Jun, Hyunje

Code, specifically for web

Programming languages

Some geeky hobbies

Recently I’ve developed a simple chatbot with which we can query information from Wolfram Alpha. The chatbot platform is the LINE messaging API, because why not. It works well like below:

Sonoda-san is giving some info about Love Live
Sonoda-san is giving some info about Love Live

Because Wolfram Alpha API returns GIF images, the bot just downloads them, converts them into JPEG, smushes the JPEGs into one, and send it back. I’d like to introduce some useful utility functions used in the process.

  • Download a file
  • Run a shell command
  • ImageMagick helpers

Download a file

I used axios for HTTP(S) client. The simplest way to download a file with axios may be just requesting its body as a buffer and write the buffer into a file. However, downloading and buffering a whole file is ineffective. We can do better, with streams.

Axios provides responseType:'stream' where we can get data as a Readable. Now the readable can be directly piped into a file stream. The result code is like below:

async function download(from: string, to: string) {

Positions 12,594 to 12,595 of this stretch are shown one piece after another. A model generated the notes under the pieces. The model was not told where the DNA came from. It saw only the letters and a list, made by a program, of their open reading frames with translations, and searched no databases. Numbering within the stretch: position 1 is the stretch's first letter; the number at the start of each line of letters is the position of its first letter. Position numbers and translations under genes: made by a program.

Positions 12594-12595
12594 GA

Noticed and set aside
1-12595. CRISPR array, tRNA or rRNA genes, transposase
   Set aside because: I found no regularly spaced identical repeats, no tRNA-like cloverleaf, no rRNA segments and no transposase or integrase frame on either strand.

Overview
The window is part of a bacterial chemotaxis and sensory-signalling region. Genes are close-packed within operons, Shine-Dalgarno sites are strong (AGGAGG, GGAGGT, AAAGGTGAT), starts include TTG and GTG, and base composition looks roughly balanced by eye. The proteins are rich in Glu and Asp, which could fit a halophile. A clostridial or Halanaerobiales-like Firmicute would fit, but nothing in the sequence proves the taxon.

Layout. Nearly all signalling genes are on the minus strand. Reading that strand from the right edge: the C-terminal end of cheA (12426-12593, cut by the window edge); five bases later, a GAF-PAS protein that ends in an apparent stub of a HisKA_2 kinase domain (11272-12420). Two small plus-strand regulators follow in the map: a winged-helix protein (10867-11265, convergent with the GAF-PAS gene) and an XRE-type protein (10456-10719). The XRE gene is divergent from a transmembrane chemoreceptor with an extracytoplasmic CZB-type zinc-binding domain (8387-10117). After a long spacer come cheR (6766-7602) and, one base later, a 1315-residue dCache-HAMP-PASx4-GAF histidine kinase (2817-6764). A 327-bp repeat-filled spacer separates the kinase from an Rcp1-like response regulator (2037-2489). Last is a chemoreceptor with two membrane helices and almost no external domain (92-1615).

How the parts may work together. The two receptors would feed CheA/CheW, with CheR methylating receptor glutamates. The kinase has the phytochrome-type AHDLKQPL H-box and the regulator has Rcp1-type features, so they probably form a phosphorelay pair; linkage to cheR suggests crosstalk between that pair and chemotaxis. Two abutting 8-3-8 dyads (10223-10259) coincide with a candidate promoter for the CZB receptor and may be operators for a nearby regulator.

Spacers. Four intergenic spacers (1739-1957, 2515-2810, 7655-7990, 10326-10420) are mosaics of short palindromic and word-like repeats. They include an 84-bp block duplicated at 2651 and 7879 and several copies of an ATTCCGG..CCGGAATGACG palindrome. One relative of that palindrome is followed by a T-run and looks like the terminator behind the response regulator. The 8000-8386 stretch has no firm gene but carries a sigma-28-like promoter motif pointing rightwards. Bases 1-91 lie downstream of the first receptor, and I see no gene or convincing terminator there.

const { data } = await axios({
    method: 'get',
    url: from,
    responseType:'stream',
  });

  return new Promise((resolve, reject) => {
    const writable = createWriteStream(to);
    data.pipe(writable);
    writable.on('close', resolve);
    writable.on('error', reject);
  });
}
await download('https://somewhere', 'somefile.png');

Beware that the result promise resolves on writable.on('close'), not on data.on('end'). End of reading data doesn’t mean end of writing file. If it resolves on the wrong timing, a file may be incomplete even after download() finishes.

Run a shell command

The simplest way to run a shell command in Node.js is execSync in the child process module. However, synchronous execution is always pricy in JavaScript. Rather than using execSync, it’s better to implement a handy wrapper for exec.

function exec(command: string): Promise<string> {
  return new Promise((
    resolve: (result: string) => void,
    reject,
  ) => {
    child_process.exec(command, (err, stdout) => {
      if (err) {
        reject(err);
      } else {
        resolve(stdout);
      }
    });
  });
}

The utility function above will run a command asynchronously, and returns a promise of stdout. Wrapping with promises is always better than using callbacks, as we can use async-await.

await exec(`rm ${gif}`);

ImageMagick helpers

With exec introduced above, creating an ImageMagick helpers is a piece of cake.

function convert(from: string, to: string) {
  return exec(`convert ${from} ${to}`);
}

function smush(images: string[], to: string) {
  const ls = images.join(' ');
  return exec(`convert ${ls} -smush 7 ${to}`);
}

function resize(from: string, size: string, to: string) {
  return exec(`convert -resize ${size} ${from} ${to}`);
}

Other utility functions wrapping CLI tools can easily be implemented in the same manner.

Conclusion

The actual source code of the Sonoda-san bot can be found in its GitHub repository.

Thanks for reading and happy coding in TypeScript!

read other posts